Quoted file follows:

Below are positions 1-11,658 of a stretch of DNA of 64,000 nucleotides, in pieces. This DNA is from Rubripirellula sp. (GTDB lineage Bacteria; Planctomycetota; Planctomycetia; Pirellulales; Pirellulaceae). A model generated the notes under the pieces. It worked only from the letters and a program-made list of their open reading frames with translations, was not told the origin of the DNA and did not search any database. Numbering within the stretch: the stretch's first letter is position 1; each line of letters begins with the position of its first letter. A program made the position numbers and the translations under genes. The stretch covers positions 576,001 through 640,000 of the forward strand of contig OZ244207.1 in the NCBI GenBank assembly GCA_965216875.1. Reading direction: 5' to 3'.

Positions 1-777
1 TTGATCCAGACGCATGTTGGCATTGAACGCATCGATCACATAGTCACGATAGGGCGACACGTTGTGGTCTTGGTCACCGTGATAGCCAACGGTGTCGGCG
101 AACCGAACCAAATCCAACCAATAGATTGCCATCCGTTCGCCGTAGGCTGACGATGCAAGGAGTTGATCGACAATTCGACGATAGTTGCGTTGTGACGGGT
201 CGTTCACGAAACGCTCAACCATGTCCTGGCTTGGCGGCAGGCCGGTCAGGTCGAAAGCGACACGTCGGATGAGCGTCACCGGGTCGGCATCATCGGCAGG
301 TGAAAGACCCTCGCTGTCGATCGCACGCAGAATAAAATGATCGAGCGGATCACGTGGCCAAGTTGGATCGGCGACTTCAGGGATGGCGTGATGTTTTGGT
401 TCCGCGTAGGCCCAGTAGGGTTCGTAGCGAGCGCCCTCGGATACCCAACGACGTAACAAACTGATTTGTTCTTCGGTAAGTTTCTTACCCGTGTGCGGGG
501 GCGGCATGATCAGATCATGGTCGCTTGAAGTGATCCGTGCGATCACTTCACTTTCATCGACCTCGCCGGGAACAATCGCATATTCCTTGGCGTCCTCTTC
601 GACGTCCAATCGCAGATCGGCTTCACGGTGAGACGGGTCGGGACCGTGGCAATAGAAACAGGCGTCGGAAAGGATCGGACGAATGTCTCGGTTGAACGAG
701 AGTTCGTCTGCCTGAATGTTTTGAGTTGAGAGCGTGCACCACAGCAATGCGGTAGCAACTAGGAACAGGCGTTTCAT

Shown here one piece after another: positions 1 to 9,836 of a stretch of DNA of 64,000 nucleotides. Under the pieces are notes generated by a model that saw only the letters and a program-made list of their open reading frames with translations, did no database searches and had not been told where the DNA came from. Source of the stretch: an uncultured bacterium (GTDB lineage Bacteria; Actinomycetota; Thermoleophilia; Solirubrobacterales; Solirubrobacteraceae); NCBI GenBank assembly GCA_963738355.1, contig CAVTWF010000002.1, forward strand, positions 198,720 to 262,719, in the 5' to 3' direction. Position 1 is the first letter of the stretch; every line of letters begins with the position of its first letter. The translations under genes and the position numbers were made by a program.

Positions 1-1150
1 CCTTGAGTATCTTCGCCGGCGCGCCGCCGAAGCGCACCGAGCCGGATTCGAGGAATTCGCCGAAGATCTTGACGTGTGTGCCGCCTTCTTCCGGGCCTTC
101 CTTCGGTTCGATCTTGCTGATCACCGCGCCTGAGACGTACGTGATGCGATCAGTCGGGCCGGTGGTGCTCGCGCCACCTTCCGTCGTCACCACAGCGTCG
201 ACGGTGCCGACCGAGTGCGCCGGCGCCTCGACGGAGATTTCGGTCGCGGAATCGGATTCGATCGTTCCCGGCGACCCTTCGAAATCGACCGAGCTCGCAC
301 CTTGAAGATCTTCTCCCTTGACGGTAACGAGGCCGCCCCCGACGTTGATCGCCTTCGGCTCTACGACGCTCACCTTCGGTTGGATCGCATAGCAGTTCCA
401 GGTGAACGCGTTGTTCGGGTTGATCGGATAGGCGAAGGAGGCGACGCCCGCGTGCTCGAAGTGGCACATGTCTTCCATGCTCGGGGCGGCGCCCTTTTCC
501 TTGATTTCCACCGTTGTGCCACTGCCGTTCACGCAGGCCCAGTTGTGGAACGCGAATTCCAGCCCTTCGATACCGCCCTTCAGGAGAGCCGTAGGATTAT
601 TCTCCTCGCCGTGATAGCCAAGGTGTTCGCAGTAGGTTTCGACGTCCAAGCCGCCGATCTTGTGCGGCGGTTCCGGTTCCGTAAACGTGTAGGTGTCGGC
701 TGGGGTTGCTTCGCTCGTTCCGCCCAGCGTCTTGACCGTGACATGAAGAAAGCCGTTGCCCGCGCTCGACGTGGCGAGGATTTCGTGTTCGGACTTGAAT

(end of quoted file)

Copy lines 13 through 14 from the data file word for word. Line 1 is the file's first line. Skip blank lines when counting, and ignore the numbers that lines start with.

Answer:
1 CCTTGAGTATCTTCGCCGGCGCGCCGCCGAAGCGCACCGAGCCGGATTCGAGGAATTCGCCGAAGATCTTGACGTGTGTGCCGCCTTCTTCCGGGCCTTC
101 CTTCGGTTCGATCTTGCTGATCACCGCGCCTGAGACGTACGTGATGCGATCAGTCGGGCCGGTGGTGCTCGCGCCACCTTCCGTCGTCACCACAGCGTCG